Tailgating occurs when you let someone you don’t know enter a door that you just opened. Many organizations rely on biometrics, key cards, or even regular keys to open locked doors. These doors could allow people to access your organization’s buildings, parking garage, or offices.
You may be tempted to be nice and open doors for people you don’t know. While opening doors may be a nice gesture in public places, opening doors at your organization’s buildings or offices is risky. Cybercriminals can use tailgating to gain access to your organization’s secured buildings and steal information.
If someone you don’t know tries to enter a door behind you, there are a couple of tips you can follow to be kind while staying safe from tailgating:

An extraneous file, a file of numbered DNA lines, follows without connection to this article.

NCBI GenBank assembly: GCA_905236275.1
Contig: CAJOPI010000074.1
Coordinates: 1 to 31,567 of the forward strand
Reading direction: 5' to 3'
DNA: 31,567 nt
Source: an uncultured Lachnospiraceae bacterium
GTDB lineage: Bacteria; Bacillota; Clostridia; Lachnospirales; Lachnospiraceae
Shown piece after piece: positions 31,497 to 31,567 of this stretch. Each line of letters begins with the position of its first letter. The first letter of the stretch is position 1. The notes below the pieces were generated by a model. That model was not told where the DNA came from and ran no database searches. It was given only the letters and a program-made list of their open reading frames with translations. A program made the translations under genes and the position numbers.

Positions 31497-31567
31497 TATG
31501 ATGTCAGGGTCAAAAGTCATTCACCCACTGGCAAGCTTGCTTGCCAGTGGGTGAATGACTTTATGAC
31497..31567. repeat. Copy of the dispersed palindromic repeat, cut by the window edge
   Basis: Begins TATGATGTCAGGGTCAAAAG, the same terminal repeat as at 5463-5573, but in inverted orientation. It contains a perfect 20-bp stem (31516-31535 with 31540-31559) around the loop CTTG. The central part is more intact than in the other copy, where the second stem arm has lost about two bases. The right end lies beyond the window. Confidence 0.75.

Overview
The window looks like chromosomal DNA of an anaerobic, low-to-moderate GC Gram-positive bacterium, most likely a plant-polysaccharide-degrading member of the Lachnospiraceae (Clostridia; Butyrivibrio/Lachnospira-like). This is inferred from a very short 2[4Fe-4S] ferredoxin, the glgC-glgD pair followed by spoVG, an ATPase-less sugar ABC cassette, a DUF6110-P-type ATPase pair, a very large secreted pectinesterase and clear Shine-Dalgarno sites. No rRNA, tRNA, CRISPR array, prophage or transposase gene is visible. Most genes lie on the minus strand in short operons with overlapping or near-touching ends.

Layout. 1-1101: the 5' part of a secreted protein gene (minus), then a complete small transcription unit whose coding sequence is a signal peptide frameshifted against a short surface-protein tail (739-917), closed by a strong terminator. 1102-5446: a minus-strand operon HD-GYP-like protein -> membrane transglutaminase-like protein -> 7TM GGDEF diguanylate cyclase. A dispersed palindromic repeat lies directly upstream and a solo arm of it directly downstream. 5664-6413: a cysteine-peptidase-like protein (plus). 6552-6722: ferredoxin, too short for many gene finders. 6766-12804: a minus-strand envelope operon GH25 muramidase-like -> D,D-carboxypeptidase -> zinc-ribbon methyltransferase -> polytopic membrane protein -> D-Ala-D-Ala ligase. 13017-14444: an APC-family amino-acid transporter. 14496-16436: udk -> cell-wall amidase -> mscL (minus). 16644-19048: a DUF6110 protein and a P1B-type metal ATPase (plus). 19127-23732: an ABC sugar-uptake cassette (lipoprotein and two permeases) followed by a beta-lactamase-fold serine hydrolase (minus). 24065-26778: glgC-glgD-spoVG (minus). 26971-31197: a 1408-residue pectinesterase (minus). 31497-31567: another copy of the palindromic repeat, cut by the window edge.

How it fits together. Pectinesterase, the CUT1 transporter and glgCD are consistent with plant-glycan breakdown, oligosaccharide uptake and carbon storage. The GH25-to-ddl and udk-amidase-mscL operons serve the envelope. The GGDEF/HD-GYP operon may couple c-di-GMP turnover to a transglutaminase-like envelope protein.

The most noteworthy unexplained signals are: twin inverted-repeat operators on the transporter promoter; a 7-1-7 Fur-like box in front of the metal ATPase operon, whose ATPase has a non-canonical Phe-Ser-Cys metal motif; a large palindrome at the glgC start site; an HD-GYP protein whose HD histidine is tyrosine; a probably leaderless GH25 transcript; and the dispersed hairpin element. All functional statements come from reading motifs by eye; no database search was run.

- Ask the person where they are going and who they want to see in the building. Then, escort the person to the appropriate office and verify that they are supposed to be there.
- Kindly decline to let the person follow behind you and explain that your organization doesn’t allow tailgating.
Once cybercriminals have access to your organization’s buildings and offices, they can plug into any outlets, sit down at unlocked workstations, or place infected USB drives in hallways and bathrooms. Remember, if someone you don’t know wants to follow you into a building, kindly decline or insist on escorting them where they need to go.
This information is provided by KnowBe4. To learn more ways to keep yourself protected, click here.